IRS News Release  
April 21, 1992

Millions Opt for Tax Filing Alternatives

WASHINGTON - Over 12 million people this year used one of the alternatives to the traditional way to file tax forms.

Electronic filing is the most widely used alternative, with 10.8 million returns received by April 17. Over 45,000 balance due returns were filed electronically, the first year this option has been available nationwide.

The IRS received 1.3 million returns in the 1040PC format. This allows preparers or individuals to do the return by computer, then print out just the line items for which there are entries. The result is a three-column list that generally fits on one page. The IRS will work with producers of computer tax preparation software so that this option might be more widely available for home computer users next year.

Five thousand people in Rhode Island, Texas and Washington filed Form 1040EZ-1, which had IRS do all the tax computation work and send a refund or a bill for the balance due. The IRS is continuing to analyze the EZ-1 test and will decide on future plans later this spring.

The most innovative option was the file-by-phone system used by 126,000 people for their tax returns. As originally planned, the IRS will test TeleFile for at least one more year before determining whether it will become a regular part of the tax system. Next year's test will again be limited to Ohio residents who would otherwise file Form 1040EZ and who have not changed their name, address or filing status since their last tax return.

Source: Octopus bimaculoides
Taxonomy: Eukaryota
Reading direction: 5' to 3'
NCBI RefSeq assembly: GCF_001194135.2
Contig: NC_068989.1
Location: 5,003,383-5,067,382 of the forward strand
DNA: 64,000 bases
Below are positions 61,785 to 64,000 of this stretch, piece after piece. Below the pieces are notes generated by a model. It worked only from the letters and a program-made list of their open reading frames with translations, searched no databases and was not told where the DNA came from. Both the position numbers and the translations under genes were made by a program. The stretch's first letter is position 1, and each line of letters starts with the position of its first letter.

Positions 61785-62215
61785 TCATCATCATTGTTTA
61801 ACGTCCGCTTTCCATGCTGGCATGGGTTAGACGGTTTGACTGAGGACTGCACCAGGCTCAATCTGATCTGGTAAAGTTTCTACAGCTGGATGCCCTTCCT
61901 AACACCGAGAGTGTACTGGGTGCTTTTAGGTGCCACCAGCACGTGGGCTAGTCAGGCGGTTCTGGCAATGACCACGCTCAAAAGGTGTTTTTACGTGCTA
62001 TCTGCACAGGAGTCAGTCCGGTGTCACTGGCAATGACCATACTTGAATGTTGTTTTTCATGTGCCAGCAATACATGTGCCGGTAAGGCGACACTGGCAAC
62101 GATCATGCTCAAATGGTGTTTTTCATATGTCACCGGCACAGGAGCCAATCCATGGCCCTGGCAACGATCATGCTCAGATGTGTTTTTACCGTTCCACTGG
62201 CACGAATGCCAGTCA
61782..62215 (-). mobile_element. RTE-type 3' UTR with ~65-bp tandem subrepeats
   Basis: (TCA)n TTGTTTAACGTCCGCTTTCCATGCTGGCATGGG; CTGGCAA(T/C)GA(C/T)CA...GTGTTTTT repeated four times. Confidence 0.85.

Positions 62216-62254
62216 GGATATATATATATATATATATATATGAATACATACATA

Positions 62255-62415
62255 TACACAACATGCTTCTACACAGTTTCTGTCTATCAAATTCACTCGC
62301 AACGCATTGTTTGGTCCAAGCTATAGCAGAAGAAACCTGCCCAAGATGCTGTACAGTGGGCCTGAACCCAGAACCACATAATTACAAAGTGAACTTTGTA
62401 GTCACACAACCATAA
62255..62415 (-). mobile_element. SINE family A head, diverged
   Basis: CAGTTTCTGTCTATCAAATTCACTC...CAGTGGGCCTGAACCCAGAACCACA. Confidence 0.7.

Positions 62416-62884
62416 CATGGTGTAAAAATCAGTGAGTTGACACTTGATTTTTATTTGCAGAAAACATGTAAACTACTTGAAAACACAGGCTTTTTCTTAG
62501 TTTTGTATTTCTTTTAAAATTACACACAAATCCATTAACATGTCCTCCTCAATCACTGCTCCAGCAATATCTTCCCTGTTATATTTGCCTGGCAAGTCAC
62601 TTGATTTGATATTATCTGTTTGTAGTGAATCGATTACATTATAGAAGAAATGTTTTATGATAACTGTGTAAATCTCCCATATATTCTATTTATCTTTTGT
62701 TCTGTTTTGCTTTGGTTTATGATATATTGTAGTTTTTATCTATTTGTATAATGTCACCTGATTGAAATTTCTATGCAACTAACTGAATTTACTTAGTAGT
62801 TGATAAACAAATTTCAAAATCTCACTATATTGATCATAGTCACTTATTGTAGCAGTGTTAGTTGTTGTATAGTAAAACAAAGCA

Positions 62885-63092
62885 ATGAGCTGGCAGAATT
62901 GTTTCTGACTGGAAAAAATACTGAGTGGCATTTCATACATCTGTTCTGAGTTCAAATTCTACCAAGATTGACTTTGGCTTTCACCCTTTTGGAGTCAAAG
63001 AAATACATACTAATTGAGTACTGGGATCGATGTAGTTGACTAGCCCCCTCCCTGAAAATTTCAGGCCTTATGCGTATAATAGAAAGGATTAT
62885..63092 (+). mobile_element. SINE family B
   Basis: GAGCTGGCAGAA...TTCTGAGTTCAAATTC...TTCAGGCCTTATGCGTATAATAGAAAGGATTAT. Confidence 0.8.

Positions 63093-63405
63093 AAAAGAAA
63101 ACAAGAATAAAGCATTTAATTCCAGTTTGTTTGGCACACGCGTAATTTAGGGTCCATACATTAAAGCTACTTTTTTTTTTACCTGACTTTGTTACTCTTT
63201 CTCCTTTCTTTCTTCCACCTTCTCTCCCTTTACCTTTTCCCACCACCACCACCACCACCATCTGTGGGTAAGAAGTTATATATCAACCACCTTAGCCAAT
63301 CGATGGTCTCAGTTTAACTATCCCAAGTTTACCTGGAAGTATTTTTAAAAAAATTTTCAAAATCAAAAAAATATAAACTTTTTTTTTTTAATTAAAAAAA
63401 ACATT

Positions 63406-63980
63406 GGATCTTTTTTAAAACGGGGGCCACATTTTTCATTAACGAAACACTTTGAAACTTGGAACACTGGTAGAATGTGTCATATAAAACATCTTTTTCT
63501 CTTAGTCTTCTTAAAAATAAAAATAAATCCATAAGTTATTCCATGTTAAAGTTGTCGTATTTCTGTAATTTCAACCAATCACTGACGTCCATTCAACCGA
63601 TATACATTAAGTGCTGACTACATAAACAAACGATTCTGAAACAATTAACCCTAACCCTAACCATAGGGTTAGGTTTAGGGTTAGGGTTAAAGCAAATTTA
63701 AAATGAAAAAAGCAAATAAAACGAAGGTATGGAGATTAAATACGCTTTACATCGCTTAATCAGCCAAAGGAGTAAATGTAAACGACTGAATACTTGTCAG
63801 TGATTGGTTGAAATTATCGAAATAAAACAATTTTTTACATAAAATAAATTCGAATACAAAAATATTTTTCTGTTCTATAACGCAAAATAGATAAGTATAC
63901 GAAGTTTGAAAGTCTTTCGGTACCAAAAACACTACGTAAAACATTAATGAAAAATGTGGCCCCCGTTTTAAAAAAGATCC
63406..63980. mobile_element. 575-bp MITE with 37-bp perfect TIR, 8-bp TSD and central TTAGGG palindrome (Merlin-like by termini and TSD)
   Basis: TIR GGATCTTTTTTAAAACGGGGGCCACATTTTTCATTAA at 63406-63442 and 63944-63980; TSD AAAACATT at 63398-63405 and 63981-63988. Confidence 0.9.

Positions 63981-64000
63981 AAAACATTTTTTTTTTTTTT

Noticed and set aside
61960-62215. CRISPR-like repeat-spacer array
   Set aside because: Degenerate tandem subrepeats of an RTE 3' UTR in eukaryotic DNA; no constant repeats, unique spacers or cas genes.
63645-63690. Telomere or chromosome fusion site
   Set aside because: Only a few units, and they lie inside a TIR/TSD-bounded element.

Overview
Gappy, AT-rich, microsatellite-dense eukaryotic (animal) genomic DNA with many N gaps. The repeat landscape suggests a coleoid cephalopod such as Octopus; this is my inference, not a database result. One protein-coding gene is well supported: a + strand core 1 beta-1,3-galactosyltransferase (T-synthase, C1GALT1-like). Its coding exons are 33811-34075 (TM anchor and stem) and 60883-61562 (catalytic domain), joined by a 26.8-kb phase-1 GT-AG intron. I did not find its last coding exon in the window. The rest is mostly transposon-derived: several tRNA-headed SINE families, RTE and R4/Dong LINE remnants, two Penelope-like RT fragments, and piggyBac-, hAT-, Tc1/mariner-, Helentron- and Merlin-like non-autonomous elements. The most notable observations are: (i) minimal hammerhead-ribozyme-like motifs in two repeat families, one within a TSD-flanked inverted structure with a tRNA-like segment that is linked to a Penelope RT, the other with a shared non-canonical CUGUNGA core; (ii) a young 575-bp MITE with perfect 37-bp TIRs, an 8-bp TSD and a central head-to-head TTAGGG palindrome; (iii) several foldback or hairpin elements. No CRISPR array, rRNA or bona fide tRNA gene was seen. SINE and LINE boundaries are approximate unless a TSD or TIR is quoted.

Some observations from this year's research are:

  • The heaviest traffic was from late January to mid-February, soon after people received their W-2s.
  • The busiest day was Feb. 3, with over 6,000 calls completed.
  • Taxpayers took advantage of TeleFile's around-the-clock availability -- calls came in weekends, evenings, and even in the middle of the night.
  • A few taxpayers submitted both TeleFile and regular paper returns. The IRS system intercepts such duplicated during processing. Researchers will study why taxpayers did this and whether TeleFile changes, such as enhancements to the instructions, could help prevent it next year.
  • Since TeleFile operates on a separate computer from those used for paper returns, it had its own program for figuring the tax. For the first few weeks of the test this program overcharged by $1 or $2 about 1200 people with taxable income under $25. The IRS corrected the problem and is mailing refunds to affected taxpayers this week.
  • Some people filed returns even though their income was below the filing requirement and they had no tax withheld. The IRS is considering how TeleFile might save people the unnecessary work of filing in such cases.

During the next few months, IRS researchers will send short questionnaires to a sample of both users and eligible taxpayers who did not use TeleFile. They will also conduct small focus group interviews. The IRS expects to announce specific changes for the 1993 test sometime this summer.

As of April 17, IRS had received about 100 million tax returns and certified 55 million refunds, worth $54 billion. At $979, the average refund is up 7.5 percent from last year.

Previous | Next

1992 IRS News Releases | News Releases Main | Home